"Blogs - a corruption of web-log"

That the readers have to have 'blog' defined for them is hilarious. Don't be misled. This is not a journalistic attempt at clarity--it is a classic, upper middle class English attempt at a back hand slam. It's an example of English snobbery. See, when you're really upper class you don't even know what such common and vulgar things are. Thus English UCTs (upper class twits) show their snobbery. Example: You mention Oprah Winfrey in conversation and they put on a fake confused look and a John Gielgud accent and say, "What is an Oprah? Is that the same thing as an 'opera'?"

"were invented in America"

The snobbery continues with one of the English literati's stock items: anti-Americanism. Don't you know if it comes from America it comes from the land of nose picking hillbillies who marry their sisters, believe in creationism, tote guns in their pick up trucks and slurp Mountain Dew non stop? "It's from America my dear! How simply ghastly!" 

"where they still thrive"

Goodness me! this funny American thingy called a 'blog' still thrives? You mean it hasn't died out yet? What, those people in America cling to their blogs like they cling to their religion and their guns? How awfully, awfully backward of them!" Isn't it more likely that it is the print media's survival that should surprise us? What? a little weekly magazines with editors and reporters and subscribers? How quaint! You mean the English still do such things? And it still thrives? Not for long. 

"particularly among the political and religious right wing."

And there are no left wing blogs? Doesn't anyone ask why right wing talk radio and right wing blogs are a success? It's market forces. People are not getting what they want from the mainstream media, so they look elsewhere. Happily publishing and broadcasting is now totally open. Let the market decide who survives.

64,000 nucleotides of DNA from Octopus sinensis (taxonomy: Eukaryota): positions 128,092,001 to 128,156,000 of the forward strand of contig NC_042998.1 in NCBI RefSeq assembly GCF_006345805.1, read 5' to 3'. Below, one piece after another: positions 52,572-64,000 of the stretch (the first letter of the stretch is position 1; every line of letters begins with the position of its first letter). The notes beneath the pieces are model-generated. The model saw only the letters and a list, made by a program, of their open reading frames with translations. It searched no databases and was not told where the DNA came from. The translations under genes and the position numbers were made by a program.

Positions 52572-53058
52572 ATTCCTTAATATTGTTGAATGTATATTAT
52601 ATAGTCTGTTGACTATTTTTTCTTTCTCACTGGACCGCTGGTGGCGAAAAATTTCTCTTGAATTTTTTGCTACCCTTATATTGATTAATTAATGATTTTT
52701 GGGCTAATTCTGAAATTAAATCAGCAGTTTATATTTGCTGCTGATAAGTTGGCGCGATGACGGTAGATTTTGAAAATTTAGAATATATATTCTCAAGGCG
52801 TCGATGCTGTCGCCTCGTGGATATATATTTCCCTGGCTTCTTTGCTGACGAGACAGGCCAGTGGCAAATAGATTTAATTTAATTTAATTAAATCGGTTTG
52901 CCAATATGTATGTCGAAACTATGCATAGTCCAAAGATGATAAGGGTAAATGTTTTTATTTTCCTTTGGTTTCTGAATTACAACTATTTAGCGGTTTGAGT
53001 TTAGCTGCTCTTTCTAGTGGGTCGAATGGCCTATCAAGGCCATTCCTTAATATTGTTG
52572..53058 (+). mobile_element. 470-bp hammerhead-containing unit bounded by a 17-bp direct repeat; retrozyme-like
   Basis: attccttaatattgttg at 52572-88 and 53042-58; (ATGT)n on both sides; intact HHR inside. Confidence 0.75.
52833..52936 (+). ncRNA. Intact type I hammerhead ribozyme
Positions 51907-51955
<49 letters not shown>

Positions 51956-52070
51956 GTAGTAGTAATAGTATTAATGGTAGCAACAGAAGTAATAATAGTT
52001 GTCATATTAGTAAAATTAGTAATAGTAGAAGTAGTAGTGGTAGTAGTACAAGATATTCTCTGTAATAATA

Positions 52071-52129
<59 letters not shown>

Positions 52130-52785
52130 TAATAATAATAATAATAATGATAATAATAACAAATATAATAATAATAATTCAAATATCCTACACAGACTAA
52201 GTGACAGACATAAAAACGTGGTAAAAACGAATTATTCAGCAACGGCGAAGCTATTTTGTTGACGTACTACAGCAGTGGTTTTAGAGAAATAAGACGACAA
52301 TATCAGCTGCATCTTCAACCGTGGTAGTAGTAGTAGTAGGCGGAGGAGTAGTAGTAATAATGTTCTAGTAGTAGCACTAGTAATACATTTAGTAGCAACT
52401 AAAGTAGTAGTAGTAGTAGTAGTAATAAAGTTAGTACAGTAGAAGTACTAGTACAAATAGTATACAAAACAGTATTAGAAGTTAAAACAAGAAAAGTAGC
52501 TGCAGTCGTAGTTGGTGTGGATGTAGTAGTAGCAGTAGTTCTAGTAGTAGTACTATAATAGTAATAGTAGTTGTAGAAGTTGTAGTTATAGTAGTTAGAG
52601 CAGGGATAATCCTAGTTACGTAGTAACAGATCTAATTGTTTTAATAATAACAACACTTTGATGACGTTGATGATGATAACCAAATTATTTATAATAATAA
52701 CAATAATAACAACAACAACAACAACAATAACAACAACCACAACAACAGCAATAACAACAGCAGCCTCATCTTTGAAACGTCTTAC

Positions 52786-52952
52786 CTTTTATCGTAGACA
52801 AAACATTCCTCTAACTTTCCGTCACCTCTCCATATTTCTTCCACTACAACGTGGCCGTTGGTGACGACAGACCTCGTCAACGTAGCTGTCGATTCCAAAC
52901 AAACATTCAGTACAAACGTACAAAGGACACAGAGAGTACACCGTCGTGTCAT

"What feeds the blogosphere's paranoia is a sense of resentment that "they" - those in charge - are engaged in a conspiracy against "us" ordinary folk".

Uh. This is a two way street.  This article sounds a little bit paranoid to me. Doesn't such a tirade suggest that the writer at the Tablet feels threatened? All those invisible underground bloggers are all against 'us' main stream media types. They must be stopped! 

"The main media is regarded as part of that conspiracy, which is why the internet - cheap, unregulated and with unlimited capacity - has drawn the bloggers to itself. In Britain, too, there are Catholic bloggers, again often right-wing, polemical and vituperative".

What!? You mean there are some British people who actually have lowered themselves to write those awful American 'weblog' thingies? How too too horrid? It really is ghastly! Not only British, but even a few English? Dear me, what next? 

"The targets in this case often seem to include The Tablet, in some sort of fantastical conspiracy with the bishops. Generally, blogs are far from an idealised forum for an exchange of intelligent ideas that would be constructive."

I love this. Blogs are immediate, allow for readers to comment and exchange opinions with one another at length. This compared to the typical newspaper's letters column--in which editors pick and choose the letters they publish, edit them down and have to limit in time and space all the comments that are made? Anybody can publish a blog and have instant global publishing. This is called freedom of speech. This is somehow inferior to a magazine whose editor is appointed by a rarified, self appointed board of directors in order to consciously promote a particular agenda? Notice too the assumptions in this pompous statement. The blogs are all, by implication stupid and destructive and it is the main media (like the Tablet) who are obviously 'intelligent' and 'constructive'.

"More often they indulge in straight poison-pen character assassination without reference to any requirements of accuracy or balance."

This is simply an untrue slander. To be sure there are some bloggers out there who are pretty nasty, but the vast number of conservative Catholic bloggers are intelligent, charitable, funny and not a few are genuinely scholarly, devout and humble.